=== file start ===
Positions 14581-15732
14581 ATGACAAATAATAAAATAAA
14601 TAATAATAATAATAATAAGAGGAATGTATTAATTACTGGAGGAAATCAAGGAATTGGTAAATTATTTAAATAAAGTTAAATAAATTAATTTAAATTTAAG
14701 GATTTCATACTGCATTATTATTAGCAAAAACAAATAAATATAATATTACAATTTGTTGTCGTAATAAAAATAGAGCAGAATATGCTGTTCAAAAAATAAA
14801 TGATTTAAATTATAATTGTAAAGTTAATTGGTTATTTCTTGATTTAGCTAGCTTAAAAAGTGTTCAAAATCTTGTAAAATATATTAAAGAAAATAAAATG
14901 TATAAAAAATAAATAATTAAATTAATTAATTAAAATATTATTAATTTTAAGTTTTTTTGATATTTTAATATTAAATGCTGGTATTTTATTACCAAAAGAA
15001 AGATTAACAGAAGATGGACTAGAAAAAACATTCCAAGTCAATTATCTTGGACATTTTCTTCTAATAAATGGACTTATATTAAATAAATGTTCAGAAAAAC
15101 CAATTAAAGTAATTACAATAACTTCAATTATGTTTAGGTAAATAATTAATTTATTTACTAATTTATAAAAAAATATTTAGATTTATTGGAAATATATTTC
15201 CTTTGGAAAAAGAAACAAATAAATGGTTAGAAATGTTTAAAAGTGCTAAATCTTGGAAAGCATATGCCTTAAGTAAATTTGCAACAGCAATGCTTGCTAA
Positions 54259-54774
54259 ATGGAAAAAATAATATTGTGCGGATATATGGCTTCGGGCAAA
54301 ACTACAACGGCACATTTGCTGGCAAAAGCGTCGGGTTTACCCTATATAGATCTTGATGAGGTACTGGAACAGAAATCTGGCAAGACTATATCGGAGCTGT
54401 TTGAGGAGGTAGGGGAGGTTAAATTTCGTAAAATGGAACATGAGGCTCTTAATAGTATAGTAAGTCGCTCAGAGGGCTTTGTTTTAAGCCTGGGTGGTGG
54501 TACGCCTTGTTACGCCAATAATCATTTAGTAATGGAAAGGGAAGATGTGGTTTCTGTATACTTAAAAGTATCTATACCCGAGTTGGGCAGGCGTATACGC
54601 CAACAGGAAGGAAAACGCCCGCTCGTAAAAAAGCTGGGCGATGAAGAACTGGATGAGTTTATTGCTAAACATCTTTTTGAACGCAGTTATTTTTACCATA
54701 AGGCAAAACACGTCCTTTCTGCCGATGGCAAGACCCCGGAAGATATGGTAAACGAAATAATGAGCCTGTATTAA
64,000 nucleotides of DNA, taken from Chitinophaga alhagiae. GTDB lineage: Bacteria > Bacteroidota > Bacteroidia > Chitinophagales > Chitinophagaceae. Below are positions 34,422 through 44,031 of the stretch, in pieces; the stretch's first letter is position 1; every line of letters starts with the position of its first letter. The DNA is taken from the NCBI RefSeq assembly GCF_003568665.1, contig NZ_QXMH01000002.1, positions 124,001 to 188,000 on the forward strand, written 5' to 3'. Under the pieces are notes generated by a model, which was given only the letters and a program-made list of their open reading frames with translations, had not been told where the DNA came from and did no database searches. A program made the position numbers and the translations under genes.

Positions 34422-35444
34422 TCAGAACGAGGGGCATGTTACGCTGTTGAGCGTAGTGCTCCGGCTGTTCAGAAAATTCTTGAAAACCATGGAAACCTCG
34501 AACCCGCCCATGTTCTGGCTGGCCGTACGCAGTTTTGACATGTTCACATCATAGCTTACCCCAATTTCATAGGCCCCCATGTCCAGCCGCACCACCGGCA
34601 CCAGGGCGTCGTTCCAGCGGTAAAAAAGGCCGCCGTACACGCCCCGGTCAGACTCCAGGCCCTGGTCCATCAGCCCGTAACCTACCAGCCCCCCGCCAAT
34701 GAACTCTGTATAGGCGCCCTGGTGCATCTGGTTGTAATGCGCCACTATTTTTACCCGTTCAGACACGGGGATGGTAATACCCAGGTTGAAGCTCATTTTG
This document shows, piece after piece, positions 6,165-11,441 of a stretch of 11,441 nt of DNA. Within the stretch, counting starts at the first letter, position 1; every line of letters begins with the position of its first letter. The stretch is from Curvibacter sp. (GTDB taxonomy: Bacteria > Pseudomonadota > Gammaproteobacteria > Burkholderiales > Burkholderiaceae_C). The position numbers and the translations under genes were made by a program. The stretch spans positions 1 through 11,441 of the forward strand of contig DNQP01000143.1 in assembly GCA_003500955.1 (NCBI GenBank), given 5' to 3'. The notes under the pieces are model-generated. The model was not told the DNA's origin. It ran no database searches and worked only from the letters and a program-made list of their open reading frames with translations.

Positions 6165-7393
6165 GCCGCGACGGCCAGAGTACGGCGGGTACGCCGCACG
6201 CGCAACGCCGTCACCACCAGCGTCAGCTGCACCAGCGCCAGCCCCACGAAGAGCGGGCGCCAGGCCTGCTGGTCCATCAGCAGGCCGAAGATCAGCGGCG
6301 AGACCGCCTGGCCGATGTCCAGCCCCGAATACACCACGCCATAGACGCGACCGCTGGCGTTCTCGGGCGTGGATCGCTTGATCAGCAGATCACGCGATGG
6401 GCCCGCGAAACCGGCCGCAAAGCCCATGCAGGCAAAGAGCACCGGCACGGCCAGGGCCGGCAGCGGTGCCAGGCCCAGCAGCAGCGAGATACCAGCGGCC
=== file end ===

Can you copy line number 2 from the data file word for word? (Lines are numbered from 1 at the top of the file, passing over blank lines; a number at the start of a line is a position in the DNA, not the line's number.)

14581 ATGACAAATAATAAAATAAA